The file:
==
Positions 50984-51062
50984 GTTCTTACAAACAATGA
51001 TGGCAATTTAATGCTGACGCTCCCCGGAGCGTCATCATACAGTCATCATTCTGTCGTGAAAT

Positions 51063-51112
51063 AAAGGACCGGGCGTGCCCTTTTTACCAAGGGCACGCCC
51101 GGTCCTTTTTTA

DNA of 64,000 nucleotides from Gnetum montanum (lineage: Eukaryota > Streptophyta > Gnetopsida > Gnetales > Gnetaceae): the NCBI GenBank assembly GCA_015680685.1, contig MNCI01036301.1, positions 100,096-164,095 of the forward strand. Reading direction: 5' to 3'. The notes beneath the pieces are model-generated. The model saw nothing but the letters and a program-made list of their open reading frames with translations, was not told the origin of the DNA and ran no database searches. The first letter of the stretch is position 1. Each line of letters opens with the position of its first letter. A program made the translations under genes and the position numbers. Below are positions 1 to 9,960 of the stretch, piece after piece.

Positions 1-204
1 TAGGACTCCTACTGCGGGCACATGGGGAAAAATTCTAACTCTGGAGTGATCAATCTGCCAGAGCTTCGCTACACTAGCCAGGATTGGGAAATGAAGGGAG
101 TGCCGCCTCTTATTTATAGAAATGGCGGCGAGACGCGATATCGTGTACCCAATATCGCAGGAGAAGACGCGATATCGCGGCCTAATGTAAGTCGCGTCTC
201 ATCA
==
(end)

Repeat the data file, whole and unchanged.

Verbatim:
Positions 50984-51062
50984 GTTCTTACAAACAATGA
51001 TGGCAATTTAATGCTGACGCTCCCCGGAGCGTCATCATACAGTCATCATTCTGTCGTGAAAT

Positions 51063-51112
51063 AAAGGACCGGGCGTGCCCTTTTTACCAAGGGCACGCCC
51101 GGTCCTTTTTTA

DNA of 64,000 nucleotides from Gnetum montanum (lineage: Eukaryota > Streptophyta > Gnetopsida > Gnetales > Gnetaceae): the NCBI GenBank assembly GCA_015680685.1, contig MNCI01036301.1, positions 100,096-164,095 of the forward strand. Reading direction: 5' to 3'. The notes beneath the pieces are model-generated. The model saw nothing but the letters and a program-made list of their open reading frames with translations, was not told the origin of the DNA and ran no database searches. The first letter of the stretch is position 1. Each line of letters opens with the position of its first letter. A program made the translations under genes and the position numbers. Below are positions 1 to 9,960 of the stretch, piece after piece.

Positions 1-204
1 TAGGACTCCTACTGCGGGCACATGGGGAAAAATTCTAACTCTGGAGTGATCAATCTGCCAGAGCTTCGCTACACTAGCCAGGATTGGGAAATGAAGGGAG
101 TGCCGCCTCTTATTTATAGAAATGGCGGCGAGACGCGATATCGTGTACCCAATATCGCAGGAGAAGACGCGATATCGCGGCCTAATGTAAGTCGCGTCTC
201 ATCA